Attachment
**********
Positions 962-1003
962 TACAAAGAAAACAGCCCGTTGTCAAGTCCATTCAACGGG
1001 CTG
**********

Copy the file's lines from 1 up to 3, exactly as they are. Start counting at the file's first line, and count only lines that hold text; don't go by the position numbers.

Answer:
Positions 962-1003
962 TACAAAGAAAACAGCCCGTTGTCAAGTCCATTCAACGGG
1001 CTG